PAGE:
classification
Title: Avoid copy in call_function_var when no extra stack args are passed
Type: performance Stage: resolved
Components: Interpreter Core Versions: Python 3.6
process
Status: closed Resolution: fixed
Dependencies: Superseder:
Assigned To: serhiy.storchaka Nosy List: josh.r, llllllllll, martin.panter, python-dev, serhiy.storchaka, vstinner, yselivanov
Priority: normal Keywords: patch

Created on 2016-04-19 01:10 by llllllllll, last changed 2016-04-20 07:55 by vstinner. This issue is now closed.

Files
File name Uploaded Description Edit
call-function-var.patch llllllllll, 2016-04-19 01:10 review
call-function-var.patch llllllllll, 2016-04-19 08:00 review
call-function-var-3.patch llllllllll, 2016-04-19 16:15 review
bench.py vstinner, 2016-04-19 21:14
Messages (20)
msg263702 - (view) Author: Joe Jevnik (llllllllll) * Date: 2016-04-19 01:10
When star unpacking positions into a function we can avoid a copy iff there are no extra arguments coming from the stack. Syntactically this looks like: `f(*args)`

This reduces the overhead of the call by about 25% (~30ns on my machine) based on some light profiling of just * unpacking. I can imagine this having a slight impact on code that uses this feature in a loop.

The cost is minimal when we need to make the copy because the int != 0 check is dwarfed by the allocation. I did not notice a significant change between the slow path and the original code.

The macro benchmark suite did not show a difference on my machine but this is not much more complex code.
msg263712 - (view) Author: Serhiy Storchaka (serhiy.storchaka) * (Python committer) Date: 2016-04-19 06:42
stararg can be not exact tuple, but an instance of tuple subclass.

Could you provide a microbenchmark that shows the effect of the optimization?
msg263717 - (view) Author: Joe Jevnik (llllllllll) * Date: 2016-04-19 08:00
in _PyEval_EvalCodeWithName we will have already pulled the underlying array out of the tuple subclass and the then we will reconstruct the vararg value in the locals from this array. This means that with this patch we can get:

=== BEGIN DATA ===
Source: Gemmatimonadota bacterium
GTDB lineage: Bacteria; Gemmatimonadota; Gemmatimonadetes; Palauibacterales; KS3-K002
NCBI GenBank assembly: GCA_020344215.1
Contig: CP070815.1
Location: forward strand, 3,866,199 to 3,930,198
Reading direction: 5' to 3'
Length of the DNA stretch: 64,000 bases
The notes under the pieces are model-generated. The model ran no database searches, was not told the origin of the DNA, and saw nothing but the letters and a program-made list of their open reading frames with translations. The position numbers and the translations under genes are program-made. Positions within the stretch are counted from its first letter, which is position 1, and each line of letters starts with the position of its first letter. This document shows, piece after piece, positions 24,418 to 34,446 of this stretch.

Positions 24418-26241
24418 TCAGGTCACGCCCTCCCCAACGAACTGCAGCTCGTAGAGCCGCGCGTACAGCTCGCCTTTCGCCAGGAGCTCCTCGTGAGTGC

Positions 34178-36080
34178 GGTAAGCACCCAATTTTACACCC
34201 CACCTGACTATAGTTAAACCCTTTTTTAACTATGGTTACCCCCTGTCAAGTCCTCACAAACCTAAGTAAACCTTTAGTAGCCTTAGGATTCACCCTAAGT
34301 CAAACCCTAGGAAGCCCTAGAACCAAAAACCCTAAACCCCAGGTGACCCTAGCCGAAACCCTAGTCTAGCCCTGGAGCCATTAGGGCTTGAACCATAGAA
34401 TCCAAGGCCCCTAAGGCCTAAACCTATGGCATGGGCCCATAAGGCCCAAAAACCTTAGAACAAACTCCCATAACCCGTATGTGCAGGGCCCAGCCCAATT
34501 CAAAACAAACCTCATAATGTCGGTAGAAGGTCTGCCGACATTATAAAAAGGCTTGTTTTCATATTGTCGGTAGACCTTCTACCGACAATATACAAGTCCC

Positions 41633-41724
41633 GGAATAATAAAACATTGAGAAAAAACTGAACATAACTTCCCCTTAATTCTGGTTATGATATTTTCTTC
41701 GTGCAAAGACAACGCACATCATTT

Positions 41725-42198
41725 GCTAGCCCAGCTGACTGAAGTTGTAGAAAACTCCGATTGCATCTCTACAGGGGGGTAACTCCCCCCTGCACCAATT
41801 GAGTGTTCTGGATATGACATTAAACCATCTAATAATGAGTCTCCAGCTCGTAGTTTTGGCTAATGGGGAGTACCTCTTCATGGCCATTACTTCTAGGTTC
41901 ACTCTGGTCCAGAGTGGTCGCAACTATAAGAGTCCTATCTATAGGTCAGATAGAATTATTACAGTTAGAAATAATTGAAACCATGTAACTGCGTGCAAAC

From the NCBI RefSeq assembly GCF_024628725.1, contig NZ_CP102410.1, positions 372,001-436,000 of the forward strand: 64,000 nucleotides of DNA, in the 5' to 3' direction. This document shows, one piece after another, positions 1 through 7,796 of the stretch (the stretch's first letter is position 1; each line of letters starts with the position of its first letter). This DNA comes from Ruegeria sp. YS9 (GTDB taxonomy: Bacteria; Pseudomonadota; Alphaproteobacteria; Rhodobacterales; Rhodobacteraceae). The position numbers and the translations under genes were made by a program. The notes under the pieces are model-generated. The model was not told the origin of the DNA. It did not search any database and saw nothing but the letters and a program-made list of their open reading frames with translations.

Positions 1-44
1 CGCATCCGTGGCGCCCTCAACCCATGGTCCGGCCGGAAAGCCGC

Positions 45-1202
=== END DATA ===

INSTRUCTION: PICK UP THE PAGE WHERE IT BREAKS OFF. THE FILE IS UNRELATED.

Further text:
>>> class C(tuple): pass
... 
>>> def f(*args): print(type(args))
... 
>>> f(*C([1, 2, 3]))
<class 'tuple'>

The only case where we get potentially strange behavior is if we have a type whose tp_call did not forward to PyArg_Parse* or the PyTupleObject api and went though the abstract object interface. I ran the tests and the benchmark suite and did not run into any issues here but I can see how this would be potentially problematic behavior.

I have updated the code to also do a PyTuple_CheckExact against `stararg`. The tests I ran are:

timeit("h(*(a, b, c, d, e, f, g))", 'def h(a, b, c, d, e, f, g): pass\na, b, c, d, e, f, g = range(7)', number=int(10e7))

default: 17.191688070015516
patch: 14.060781285981648

There is also a really great case where you star unpack a tuple of literals which gets pushed into the co_consts:

timeit("f(*('a', 'b', 'c', 'd', 'e', 'f', 'g'))", 'def f(a, b, c, d, e, f, g): pass', number=int(10e7))

default: 13.842308042978402
patch: 9.696972723002546

This case seems far less common, but maybe someone has something like:

a = 1, 2, 3
...
f(*a)
msg263741 - (view) Author: STINNER Victor (vstinner) * (Python committer) Date: 2016-04-19 14:25
+        if (!nstar) {
+            /* There are no positional arguments on the stack or in in a
+               sequence that was unpacked. */
+            return PyTuple_New(0);
+        }

It's possible that stararg is already an empty tuple. Is it worth to use it?

+        if (!nstar) {
+            if (stararg != NULL && PyTuple_CheckExact(stararg)) {
+                Py_INCREF(stararg);
+                return stararg;
+            }
+            else {
+                /* There are no positional arguments on the stack or in in a
+                   sequence that was unpacked. */
+                return PyTuple_New(0);
+            }
+        }
msg263742 - (view) Author: STINNER Victor (vstinner) * (Python committer) Date: 2016-04-19 14:25
call-function-var.patch LGTM.
msg263750 - (view) Author: STINNER Victor (vstinner) * (Python committer) Date: 2016-04-19 15:13
FYI I ran the full test suite with the second attached patch and all tests pass.

By the way, please add a suffix like -2, -3, etc. to your patches next time. It's easier to identify them if they have a different name ;-)
msg263751 - (view) Author: Joe Jevnik (llllllllll) * Date: 2016-04-19 16:15
> It's possible that stararg is already an empty tuple. Is it worth to use it?

PyTuple_New(0) should return the unit tuple in most cases:

#if PyTuple_MAXSAVESIZE > 0
    if (size == 0 && free_list[0]) {
        op = free_list[0];
        Py_INCREF(op);
#ifdef COUNT_ALLOCS
        tuple_zero_allocs++;
#endif
        return (PyObject *) op;
    }


Looking at this again I think that checking if stararg is nonnull is more clear, I will update the patch (as call-function-var-3.patch). I cannot exactly rewrite the if to use the control flow you show because that would cause non-tuple subclasses to forward a stararg of () instead of copying it into a normal tuple when no arguments are passed ont the stack.
msg263754 - (view) Author: Josh Rosenberg (josh.r) * Date: 2016-04-19 17:24